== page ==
Oscar Roundtable

Ben Affleck, Ang Lee, Quentin Tarantino, Gus Van Sant,  Tom Hooper, David O. Russell gather for the director’s edition of THR‘s roundtable series. Some choice quotes after the cut.

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I assembled a group of smart Oscar watchers, critics, bloggers and journalists to kick off our 2012/2013 series of Oscar Roundtable. It’s a bittersweet resurrection, without the captain of our ship, the dearly departed Damien Bona. We’re heading into an unpredictable year with two forces speeding directly towards one another: the best year for Hollywood and independent film alike, and an uncharacteristically early Oscar ballot deadline, before either the PGA or the DGA announce their awards.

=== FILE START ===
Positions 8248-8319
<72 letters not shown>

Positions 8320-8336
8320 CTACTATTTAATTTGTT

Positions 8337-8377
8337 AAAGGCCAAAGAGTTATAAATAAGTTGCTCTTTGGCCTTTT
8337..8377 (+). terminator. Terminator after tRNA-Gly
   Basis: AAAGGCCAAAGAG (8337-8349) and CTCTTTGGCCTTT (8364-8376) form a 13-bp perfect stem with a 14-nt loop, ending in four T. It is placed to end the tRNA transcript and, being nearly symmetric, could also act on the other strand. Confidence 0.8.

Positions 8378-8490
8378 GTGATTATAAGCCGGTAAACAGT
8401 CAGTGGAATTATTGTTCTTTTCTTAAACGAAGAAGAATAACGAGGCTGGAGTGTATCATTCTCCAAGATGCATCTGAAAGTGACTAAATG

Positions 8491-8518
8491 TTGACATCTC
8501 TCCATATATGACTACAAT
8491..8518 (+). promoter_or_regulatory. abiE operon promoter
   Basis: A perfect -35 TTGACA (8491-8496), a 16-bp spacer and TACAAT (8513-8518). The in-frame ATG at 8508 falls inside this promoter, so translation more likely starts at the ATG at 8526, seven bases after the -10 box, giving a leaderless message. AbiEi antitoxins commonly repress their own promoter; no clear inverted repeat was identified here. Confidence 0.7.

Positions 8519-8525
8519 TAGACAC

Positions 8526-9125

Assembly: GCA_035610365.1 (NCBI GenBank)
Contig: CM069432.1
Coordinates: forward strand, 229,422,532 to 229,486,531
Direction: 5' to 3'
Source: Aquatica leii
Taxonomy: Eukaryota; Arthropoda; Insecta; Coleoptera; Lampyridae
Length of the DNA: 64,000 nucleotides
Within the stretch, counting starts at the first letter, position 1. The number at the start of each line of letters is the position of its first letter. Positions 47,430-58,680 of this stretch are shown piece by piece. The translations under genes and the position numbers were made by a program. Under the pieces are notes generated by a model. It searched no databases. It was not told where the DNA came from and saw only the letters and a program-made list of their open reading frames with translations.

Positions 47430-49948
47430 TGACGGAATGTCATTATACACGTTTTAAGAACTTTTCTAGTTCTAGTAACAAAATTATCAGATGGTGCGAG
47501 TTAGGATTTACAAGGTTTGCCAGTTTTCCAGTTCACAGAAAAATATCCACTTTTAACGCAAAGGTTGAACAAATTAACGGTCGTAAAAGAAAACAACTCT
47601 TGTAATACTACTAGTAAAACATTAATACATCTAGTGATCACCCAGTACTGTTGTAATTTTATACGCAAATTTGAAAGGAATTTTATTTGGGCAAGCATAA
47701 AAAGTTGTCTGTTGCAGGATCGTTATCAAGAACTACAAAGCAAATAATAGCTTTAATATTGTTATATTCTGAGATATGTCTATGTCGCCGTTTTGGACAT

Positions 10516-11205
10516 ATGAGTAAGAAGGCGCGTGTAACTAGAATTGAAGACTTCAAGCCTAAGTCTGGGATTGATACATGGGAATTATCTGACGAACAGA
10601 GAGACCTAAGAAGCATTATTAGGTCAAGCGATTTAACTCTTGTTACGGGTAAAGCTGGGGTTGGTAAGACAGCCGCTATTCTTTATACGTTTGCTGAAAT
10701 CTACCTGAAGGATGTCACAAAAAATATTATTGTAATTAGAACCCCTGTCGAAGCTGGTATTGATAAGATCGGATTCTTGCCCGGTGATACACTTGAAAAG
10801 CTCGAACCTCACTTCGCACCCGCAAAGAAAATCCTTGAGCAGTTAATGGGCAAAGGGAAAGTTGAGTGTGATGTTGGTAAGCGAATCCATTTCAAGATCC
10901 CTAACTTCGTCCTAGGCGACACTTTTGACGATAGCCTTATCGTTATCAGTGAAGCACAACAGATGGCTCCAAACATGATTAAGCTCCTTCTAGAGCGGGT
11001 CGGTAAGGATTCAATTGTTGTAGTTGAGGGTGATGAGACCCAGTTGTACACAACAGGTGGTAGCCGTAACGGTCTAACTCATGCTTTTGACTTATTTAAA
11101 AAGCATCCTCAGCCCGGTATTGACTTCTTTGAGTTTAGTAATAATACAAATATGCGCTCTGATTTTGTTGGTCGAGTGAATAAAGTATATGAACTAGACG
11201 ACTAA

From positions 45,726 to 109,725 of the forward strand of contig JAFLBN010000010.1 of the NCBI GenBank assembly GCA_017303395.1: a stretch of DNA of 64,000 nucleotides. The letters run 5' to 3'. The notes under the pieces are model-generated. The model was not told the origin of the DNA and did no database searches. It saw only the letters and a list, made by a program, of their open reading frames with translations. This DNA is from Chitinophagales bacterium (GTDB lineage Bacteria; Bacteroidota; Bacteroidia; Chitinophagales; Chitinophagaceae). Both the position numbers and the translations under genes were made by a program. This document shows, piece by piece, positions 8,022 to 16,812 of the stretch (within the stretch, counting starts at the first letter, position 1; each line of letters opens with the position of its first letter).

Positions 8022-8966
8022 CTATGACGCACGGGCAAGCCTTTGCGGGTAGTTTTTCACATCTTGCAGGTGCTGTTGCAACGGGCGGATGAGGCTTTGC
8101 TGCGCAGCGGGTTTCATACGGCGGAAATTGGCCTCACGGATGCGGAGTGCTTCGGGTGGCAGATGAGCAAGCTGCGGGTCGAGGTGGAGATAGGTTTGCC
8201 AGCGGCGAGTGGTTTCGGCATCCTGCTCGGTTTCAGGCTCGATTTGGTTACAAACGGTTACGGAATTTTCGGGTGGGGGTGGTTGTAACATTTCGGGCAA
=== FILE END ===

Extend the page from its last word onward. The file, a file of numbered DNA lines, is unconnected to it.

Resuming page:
Our panel includes:
Brad Brevet – Rope of Silicon
Phil Contrino – Box Office
Clayton Davis – Awards Circuit
Mark Harris – Grantland, Entertainment Weekly, New York Magazine
Pete Howell – The Toronto Star
Craig Kennedy – Living in Cinema
Guy Lodge – In Contention, Variety
Tom O’Neil – Gold Derby
David Poland – Movie City News
Steve Pond – The Wrap
Katey Rich – Cinema Blend

1. If you accept the notion that studio films are better this year than they were last year, do you think that means the smaller films like Beasts of the Southern Wild, The Sessions and Moonrise Kingdom might have a harder time standing out?